I work as the Senior Program Manager of the Events Fund at Code for Science and Society (CS&S). This position builds on my work as a Network Coordinator for the Open and Collaborative Science in Development Network (OCSDNet) (2014 – 2018), where I organized and helped support global open science practitioners and scholars who have since gone on to be leaders in their fields.
I come to the practice of open science concerned with issues of equity and the politics of knowledge. My approach is influenced by first-hand observations of how those studied as subjects of scientific knowledge production increasingly question the benefits of research. This was the context for seven years of doctoral research looking at practices of knowledge production in Nairobi, Kenya. I am finishing up my doctorate in the Anthropology Department at the University of California, Irvine with expected completion in December 2021. In support of this project, I received a Wenner-Gren fieldwork grant, a Graduate Research Fellowship from the National Science Foundation and a 2018 UC Berkeley Center for Technology, Society and Policy Fellowship.
I was co-editor for the open-access book Contextualizing Openness: Situating Open Science (University of Ottawa Press) and founded and manage an experimental, open ethnographic data portal called Research Data Share (www.researchdatashare.org). I serve on the Society for Social Studies of Science (4S) Council, as a Design Team member of the Platform for Experimental Collaborative Ethnography (PECE), and on the editorial collective of Engaging Science, Technology and Society, the open-access journal of the Society for the Social Studies of Science.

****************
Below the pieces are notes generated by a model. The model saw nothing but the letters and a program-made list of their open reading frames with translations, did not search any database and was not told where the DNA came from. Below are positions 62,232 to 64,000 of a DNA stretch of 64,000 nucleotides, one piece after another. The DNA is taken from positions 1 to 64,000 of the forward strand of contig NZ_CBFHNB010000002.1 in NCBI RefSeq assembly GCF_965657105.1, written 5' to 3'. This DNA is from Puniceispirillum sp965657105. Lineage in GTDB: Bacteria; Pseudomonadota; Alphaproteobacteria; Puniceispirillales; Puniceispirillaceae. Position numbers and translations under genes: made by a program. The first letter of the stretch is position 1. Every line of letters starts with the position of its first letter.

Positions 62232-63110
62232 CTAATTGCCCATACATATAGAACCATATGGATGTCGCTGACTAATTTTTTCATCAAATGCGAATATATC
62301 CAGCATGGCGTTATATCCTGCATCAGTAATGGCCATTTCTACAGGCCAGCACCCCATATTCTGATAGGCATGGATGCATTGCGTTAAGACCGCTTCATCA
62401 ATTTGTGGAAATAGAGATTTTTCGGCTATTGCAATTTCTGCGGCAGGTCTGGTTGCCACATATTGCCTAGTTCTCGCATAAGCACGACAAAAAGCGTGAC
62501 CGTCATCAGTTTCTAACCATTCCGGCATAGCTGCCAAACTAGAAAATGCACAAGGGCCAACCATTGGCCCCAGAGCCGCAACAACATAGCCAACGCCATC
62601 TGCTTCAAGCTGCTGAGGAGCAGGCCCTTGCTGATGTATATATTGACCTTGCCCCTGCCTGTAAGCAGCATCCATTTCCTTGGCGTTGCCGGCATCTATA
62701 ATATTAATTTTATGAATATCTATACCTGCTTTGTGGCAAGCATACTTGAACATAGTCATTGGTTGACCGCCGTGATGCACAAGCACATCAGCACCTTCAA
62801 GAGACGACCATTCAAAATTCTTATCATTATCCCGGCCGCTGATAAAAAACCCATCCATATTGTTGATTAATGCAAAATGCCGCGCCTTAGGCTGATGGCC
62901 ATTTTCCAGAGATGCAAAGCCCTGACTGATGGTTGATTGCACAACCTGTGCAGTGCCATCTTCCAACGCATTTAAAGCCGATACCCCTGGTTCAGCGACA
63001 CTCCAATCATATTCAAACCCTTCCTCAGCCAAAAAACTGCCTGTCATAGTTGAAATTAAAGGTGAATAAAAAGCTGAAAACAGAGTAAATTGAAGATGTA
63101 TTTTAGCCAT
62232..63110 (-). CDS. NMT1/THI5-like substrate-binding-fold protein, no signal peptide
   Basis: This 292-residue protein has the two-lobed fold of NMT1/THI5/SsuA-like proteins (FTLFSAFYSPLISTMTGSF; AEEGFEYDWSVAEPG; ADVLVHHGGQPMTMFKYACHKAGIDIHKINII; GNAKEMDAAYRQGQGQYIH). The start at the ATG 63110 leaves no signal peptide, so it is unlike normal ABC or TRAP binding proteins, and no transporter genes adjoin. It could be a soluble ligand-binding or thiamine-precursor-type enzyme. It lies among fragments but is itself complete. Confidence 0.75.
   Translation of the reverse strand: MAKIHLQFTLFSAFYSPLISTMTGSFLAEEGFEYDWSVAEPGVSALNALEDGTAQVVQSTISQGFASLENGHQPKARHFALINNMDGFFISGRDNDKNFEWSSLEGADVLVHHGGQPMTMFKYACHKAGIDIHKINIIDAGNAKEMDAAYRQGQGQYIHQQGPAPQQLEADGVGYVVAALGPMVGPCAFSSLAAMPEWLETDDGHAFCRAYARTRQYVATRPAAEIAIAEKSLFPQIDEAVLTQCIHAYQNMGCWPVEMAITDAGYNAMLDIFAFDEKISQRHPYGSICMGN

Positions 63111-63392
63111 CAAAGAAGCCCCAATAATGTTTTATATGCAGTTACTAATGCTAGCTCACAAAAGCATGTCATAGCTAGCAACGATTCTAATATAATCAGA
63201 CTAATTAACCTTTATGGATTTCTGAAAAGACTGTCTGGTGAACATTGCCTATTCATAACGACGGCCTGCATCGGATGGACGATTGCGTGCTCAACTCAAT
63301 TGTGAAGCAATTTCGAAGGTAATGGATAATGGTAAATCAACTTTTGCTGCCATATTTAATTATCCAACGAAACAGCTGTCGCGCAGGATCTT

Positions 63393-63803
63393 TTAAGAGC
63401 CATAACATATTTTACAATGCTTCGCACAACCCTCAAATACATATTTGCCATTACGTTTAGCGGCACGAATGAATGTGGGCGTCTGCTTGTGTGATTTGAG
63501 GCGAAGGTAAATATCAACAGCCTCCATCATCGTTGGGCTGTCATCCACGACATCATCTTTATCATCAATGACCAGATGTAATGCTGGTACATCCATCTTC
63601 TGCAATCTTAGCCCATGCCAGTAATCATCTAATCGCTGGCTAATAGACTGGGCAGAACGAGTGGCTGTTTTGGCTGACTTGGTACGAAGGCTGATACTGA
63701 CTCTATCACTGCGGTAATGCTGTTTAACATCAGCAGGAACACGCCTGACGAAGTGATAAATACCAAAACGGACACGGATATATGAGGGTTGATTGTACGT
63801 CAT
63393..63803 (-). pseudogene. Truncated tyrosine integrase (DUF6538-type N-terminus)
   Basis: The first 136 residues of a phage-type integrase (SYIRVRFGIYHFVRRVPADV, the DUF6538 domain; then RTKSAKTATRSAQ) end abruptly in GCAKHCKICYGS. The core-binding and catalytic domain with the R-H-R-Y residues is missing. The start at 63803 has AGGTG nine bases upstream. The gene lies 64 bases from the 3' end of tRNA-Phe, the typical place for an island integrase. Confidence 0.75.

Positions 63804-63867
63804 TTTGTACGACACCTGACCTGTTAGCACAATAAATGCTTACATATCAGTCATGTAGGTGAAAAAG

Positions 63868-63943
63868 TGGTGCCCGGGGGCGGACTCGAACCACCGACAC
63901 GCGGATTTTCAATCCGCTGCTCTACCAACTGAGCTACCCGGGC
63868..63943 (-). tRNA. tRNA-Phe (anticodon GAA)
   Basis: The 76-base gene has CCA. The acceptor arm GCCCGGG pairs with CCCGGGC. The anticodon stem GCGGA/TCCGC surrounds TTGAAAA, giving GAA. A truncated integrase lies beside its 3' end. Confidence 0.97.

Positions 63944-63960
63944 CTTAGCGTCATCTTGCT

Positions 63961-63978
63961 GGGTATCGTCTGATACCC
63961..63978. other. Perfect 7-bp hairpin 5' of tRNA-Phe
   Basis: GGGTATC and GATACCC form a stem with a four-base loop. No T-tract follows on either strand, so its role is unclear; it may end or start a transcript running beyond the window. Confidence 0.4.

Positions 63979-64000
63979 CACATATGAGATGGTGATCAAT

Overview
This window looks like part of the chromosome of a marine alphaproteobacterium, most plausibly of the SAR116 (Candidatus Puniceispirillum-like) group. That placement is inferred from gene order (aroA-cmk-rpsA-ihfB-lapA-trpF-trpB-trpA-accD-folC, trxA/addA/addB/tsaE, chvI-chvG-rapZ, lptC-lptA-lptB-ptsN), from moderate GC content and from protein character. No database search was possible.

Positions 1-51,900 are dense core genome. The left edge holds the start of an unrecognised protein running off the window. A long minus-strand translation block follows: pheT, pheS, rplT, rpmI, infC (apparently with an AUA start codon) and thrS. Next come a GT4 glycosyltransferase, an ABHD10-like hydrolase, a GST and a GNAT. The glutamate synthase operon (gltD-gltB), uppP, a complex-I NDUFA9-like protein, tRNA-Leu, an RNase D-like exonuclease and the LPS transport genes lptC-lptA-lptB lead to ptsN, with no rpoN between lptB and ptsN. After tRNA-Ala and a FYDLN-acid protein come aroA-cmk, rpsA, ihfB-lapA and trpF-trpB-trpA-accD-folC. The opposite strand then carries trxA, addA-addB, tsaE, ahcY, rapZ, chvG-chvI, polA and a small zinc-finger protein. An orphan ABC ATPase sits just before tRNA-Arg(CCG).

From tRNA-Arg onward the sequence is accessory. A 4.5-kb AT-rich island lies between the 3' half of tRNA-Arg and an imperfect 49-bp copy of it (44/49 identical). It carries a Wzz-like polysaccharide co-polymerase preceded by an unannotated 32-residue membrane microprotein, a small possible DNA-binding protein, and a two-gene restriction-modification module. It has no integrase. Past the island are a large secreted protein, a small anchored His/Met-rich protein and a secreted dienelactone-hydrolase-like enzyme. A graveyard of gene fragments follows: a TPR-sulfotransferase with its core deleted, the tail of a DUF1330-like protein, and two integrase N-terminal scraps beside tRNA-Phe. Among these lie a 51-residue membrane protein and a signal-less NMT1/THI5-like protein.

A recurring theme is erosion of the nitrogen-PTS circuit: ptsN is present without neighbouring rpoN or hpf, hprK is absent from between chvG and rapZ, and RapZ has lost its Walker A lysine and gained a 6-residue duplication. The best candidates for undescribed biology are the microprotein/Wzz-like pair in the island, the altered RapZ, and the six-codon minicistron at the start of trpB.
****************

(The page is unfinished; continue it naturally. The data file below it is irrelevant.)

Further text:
From 2010-2015 in previous positions leading research at iHub, Nairobi’s innovation hub for the tech community, I provided strategic guidance for growth of tech research in the region and managed a team of twenty people to surface information useful for the technology ecosystem. At iHub Research, I also directed the pioneering Umati project, monitoring dangerous speech online in Kenya; documented mobile usage patterns at the Kenyan base of the pyramid; and developed a framework to test the viability of crowdsourcing during elections.
Prior to moving to Kenya in 2010 on a Fulbright fellowship, I was involved in corporate outreach to engage businesses in dialogue on sustainability at the World Wildlife Fund (Washington, DC, USA). I have experience working with infoDev (World Bank), the US State Department, and the Environmental Law Institute (ELI). A graduate of Georgetown University’s Science, Technology & International Affairs program, I have also studied project management through the University of Cape Town.